Yoyo dieting is a common consequence of trying to diet all the time. You go on a diet and lose some weight. After a number of painful days of eating nothing but cabbage soup or low-carb shakes, you finally return to your normal solid diet, only to gain all the weight back and then some. You endure the extra weight for some time and then go back to dieting. Up and down, up and down. That is the cycle of yoyo dieting.
How the Cycle Works
Experts agree that yoyo dieting is bad for you. It weakens your immune system, leads to increased body fat and can even affect your food preferences. But did you know that yoyo dieting can also affect your mind?
The repeated cycle of gaining and losing weight can have a distinctive impact on your self-esteem. Every time you regain the weight, you might feel like you’re adding another failure to your long battle with the scale. Add to that the taxing work of depriving yourself of food during the down cycle and you’ll end up exhausted, both mentally and emotionally.
According to a study published in the Archives of Internal Medicine, weight cycling or yoyo dieting can have negative psychological and behavioral consequences such as depression, feelings of ineffectiveness and guilt. Surprised? Don’t be. Think for a moment about the feeling of exhilaration you get when you stick to your diet and lose that extra weight that’s been making you miserable for some time. Now think about the feelings of failure you experience when you put it back on again. Repeat the cycle enough times and you might end up believing that you truly are a failure for not being able to keep the weight off. Studies have shown that anxiety and anger are also common during the yoyo dieting cycle.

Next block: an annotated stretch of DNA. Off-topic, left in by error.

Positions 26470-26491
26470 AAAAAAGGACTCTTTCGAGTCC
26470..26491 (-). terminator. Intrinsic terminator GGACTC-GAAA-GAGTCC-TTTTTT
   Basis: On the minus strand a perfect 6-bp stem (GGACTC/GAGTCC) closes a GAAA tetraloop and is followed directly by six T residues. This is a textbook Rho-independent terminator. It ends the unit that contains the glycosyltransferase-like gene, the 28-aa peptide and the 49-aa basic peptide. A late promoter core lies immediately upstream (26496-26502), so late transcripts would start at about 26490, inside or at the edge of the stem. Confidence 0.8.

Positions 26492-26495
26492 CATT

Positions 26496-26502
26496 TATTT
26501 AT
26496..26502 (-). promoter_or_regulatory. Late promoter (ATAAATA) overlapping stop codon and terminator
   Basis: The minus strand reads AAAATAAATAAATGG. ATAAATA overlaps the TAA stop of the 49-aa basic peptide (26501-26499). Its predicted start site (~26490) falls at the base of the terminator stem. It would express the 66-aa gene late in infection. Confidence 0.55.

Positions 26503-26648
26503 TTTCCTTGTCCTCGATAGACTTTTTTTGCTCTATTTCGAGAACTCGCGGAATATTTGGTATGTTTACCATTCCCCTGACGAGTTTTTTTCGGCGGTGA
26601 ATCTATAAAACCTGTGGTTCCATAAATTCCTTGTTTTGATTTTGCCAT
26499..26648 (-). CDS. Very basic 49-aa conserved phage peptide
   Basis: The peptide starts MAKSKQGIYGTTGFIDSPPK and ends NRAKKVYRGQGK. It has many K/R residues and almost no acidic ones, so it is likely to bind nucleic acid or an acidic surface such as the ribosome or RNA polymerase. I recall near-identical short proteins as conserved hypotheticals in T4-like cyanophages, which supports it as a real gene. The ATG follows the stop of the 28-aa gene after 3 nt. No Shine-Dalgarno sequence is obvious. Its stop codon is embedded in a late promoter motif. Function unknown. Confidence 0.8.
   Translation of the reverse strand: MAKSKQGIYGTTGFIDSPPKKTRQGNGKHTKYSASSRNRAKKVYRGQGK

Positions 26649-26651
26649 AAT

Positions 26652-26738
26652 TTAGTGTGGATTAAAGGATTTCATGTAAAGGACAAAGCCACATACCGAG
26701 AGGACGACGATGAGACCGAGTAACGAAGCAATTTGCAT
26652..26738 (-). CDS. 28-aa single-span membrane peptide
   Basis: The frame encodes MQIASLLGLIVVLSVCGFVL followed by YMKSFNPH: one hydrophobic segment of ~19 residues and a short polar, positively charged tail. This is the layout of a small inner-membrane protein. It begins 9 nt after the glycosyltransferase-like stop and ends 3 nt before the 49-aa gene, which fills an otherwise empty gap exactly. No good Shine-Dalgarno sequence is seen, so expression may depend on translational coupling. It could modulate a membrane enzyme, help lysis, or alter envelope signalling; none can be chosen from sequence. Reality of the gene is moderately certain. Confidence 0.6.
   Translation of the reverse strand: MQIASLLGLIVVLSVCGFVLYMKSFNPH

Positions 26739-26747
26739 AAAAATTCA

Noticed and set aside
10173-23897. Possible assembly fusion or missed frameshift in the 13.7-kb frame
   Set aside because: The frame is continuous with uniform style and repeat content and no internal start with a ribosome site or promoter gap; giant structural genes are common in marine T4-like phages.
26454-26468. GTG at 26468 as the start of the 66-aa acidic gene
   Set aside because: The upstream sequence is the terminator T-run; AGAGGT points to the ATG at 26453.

Yoyo dieting can also affect your relationship with others and in turn make you feel isolated and unworthy. The last thing you want when you’re back on your yoyo dieting cycle is to discuss the issue with others. After all, who wants others to think you’re a failure for being back on a diet to lose the same 10 pounds all over again? This can lead to isolation. No lunches with friends, no food-related outings or meetings when you’re trying to lose weight (so you don’t have to explain why you aren’t eating), no explanations as to why you have no energy left because you’ve been living on chicken soup for the past week. As you withdraw yourself from friends and loved ones, you might end up feeling resentful. This resentment can sometimes be directed towards yourself --"I was weak the first time I was on a diet and now I have to do it all over again." It's hard to consider these failures as part of the process and easy to feel inadequate and confused.